The world of work in light of the challenges of climate change: a question for the social dialogue in times of environmental change

The European Workers' Pastoral Group met in Luxembourg from February 4 to 5, 2021 for its annual colloquium. Participation in the conference was mixed: face-to-face and by teleconference. Initially this conference was scheduled for the month of September (24-26 2020), but had to be postponed due to restrictions linked to the pandemic. The theme of the conference was "The world of work in light of the challenges of climate change: a question for the social dialogue in times of environmental change".

The seminar was organized with the support of EZA and the European Union. 72 representatives of workers' organizations from Germany, Belgium, Luxembourg, France, Spain, Portugal, England, North Macedonia, the Czech Republic and Switzerland attended the seminar

The most important aspect of the seminar

The issue of climate change and the loss of biodiversity is considered the major challenge of our time. The whole of humanity is facing a colossal challenge of limiting global warming to two degrees without which there is a real risk that a runaway warming jeopardizes the survival of humanity or less the survival of our social world such as us. have known him until now.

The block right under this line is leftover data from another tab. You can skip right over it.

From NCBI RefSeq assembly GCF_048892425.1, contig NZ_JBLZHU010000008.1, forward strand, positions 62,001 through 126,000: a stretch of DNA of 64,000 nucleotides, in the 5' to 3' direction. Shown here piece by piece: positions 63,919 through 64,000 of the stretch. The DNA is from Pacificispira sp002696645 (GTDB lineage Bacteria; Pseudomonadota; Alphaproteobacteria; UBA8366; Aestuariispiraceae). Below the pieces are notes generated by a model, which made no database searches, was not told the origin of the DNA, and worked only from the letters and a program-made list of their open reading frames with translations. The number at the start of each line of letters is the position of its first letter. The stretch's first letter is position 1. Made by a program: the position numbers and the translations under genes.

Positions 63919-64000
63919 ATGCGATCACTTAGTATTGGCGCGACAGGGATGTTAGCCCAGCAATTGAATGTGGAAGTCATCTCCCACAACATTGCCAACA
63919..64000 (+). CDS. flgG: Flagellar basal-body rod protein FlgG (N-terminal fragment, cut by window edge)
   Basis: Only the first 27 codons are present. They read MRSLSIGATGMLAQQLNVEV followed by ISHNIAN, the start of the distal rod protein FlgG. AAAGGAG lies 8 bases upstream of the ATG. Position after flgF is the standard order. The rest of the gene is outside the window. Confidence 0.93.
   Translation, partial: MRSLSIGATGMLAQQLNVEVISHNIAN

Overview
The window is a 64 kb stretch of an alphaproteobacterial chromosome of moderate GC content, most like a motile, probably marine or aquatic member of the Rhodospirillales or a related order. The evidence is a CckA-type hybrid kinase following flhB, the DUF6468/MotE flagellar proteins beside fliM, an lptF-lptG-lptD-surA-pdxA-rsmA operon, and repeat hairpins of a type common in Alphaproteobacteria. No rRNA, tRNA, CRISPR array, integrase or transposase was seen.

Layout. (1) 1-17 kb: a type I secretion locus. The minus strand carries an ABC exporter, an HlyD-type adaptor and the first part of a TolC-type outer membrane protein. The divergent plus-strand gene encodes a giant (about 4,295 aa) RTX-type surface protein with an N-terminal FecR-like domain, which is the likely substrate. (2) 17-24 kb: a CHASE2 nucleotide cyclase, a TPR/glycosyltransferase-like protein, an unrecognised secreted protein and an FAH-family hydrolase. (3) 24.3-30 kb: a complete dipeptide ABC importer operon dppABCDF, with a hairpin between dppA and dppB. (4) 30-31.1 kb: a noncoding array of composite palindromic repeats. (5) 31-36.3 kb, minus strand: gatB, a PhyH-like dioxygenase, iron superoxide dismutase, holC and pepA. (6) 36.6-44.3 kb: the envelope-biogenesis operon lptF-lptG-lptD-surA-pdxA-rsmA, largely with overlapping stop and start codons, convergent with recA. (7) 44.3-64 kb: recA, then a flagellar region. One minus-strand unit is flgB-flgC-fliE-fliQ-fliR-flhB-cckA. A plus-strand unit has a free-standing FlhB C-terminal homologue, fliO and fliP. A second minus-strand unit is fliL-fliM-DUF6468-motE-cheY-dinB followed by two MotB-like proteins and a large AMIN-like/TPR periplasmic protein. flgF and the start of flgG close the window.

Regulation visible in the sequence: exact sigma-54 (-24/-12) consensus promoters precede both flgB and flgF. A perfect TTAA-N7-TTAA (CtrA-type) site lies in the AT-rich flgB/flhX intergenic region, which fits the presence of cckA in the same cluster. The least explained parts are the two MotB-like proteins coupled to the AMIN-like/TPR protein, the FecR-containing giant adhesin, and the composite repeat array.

But it is not only a question of climate management, greenhouse gases, technological adaptation, bringing our production tools and resource management up to standard, but above all social issue. The climate issue should lead us to reflect on our way of making society, to raise the question of social justice both at country level and in our international relations. The changes that the actors of society will bring about in order to respond to these challenges will impact the production of goods and services. The modes of production will also change. Social dialogue is therefore at the heart of this dynamic of change that we must make to truly place our societies in a dynamic of sustainable development and social progress.

The conference was able to highlight this link between the challenge of climate change and the social question.

The conference participants reflected, based on an analysis of the global situation and their national realities, how, together, to transform the world and therefore also the world of work in order to meet this challenge of a new magnitude.